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    Actually, the concept of judicial review is not in the constitution, but came about as a result of Marbury v Madison.

    I know that, and in the post I quoted the exact portion of the Constitution where it says the Supreme Court has authority over the Law.

    Marbury v Madison set the precedent, but it is the logical conclusion from reading the Constitution anyway. In my opinion the power was clearly there, and Marbury was just the first time it was used. Marbury didn't *give* the Supreme Court the power.
     
  15. Jul 6, 2005 #95 of 111
    SAEMike

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    Before Marbury v. Madison, the Constitution was disected and analyzed word by word. Find me anything written on judicial review before Marbury. ANYTHING, find it for me.
     
  16. Jul 6, 2005 #96 of 111
    Geronimo

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    Actually various forms of judicial review were considdered at the constitutioanl convention. The most radical plan----ironically proposed by Virginia----would have let the judiciary review laws after passage but before they became effective. That sort of prior review was totally unacceptable to the New England delegates.

    Several of the original states had one form or another of judicial review. Eleven member sof the convention subsequently wrote about judicial review and among that sample 9 favored it. Some indicated that it was not expressly mentioned because they thought it implied by the rest of the docuement (the same was said about the Bill of Rights).

    To be certain judicial review was not expressly msntioned in the constitution. Also some Americans like Jefferson considered it abhorrent. But Marbury v Madison was not the first time the idea was raised. It was in fact debated at great length during the Virginia RAtification convention. Of course the delegate who spoke of it most forcefully was John Marshall who later wrote the MArbury v Madison decision.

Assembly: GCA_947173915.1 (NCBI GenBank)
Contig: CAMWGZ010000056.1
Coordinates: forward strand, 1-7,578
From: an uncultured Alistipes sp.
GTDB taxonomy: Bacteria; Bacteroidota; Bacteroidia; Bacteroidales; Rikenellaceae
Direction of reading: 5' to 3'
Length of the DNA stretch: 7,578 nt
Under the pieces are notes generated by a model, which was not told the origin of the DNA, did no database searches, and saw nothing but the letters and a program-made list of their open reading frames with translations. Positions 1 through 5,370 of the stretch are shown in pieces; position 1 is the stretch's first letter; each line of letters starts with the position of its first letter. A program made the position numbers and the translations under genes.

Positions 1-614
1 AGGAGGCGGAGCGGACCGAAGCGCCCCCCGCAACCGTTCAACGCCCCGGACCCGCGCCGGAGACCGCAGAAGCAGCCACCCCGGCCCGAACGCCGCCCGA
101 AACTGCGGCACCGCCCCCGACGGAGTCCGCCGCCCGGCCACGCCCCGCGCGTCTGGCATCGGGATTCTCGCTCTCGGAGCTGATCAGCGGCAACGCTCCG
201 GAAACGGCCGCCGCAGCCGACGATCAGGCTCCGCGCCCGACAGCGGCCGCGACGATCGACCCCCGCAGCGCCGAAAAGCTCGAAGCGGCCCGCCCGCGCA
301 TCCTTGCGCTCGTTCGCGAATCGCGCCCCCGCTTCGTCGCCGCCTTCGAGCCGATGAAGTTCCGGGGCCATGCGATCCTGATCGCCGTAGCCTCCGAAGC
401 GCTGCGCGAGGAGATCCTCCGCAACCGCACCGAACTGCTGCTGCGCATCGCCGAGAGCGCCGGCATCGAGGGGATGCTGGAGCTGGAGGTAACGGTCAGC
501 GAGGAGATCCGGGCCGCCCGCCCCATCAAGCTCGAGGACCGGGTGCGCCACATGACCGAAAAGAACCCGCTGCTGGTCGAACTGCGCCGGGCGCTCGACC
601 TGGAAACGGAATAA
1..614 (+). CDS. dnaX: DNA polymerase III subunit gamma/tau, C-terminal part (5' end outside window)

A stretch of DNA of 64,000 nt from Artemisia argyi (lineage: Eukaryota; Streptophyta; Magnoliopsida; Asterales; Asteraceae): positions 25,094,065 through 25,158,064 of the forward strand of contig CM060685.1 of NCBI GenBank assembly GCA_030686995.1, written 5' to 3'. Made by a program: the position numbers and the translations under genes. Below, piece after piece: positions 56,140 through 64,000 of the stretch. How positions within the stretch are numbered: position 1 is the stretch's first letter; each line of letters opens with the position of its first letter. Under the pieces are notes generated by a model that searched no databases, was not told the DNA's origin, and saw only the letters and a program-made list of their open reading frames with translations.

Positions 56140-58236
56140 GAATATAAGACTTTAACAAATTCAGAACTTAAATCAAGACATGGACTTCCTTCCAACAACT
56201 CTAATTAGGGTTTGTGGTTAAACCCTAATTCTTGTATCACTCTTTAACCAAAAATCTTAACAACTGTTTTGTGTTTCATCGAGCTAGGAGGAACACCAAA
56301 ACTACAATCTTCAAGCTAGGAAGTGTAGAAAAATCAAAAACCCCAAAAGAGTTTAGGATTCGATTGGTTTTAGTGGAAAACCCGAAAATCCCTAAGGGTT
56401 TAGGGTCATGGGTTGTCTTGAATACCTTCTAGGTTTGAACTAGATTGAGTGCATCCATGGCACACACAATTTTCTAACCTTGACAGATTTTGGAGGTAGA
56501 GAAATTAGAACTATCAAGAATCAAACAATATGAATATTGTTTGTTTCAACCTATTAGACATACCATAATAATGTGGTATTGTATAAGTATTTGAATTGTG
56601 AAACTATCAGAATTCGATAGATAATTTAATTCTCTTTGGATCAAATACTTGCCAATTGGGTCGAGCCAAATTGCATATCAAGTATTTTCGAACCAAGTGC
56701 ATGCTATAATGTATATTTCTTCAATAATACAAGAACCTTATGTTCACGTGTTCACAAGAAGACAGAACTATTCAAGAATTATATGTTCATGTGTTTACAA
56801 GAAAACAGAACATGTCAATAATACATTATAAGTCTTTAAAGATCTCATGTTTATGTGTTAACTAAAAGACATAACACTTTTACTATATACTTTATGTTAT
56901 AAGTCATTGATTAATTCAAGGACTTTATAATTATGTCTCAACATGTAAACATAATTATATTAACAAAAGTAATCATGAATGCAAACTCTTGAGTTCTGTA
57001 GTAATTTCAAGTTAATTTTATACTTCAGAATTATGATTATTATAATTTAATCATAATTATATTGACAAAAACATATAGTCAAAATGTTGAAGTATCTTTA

In any event it has been part of our suystem foir some time now. The courts have used it sparingly but it is most certainly part of our system now.
     
  17. Jul 6, 2005 #97 of 111
    Richard King

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    http://www.drudgereport.com/flash3sca.htm

    SEN. SCHUMER CAUGHT ON CELLPHONE: 'WE ARE GOING TO WAR' OVER SUPREME COURT

     
  18. Jul 6, 2005 #98 of 111
    Timco

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    Wow, someone, somewhere, overheard the Senator say these things. Journalistic integrity survives! :rolleyes:
     
  19. Jul 6, 2005 #99 of 111
    Richard King

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    Do you think they will not fight over whoever the president selects?
     
  20. Jul 6, 2005 #100 of 111
    Geronimo

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    You can say that and some liberals can ask "Do you honestly think that Bush will nominate anyone who is nota right wing ideologur/" Why don't we all just wait and see what the two sides do? I think it is just remotely possible that both the president and the senate want to fill the vacancy.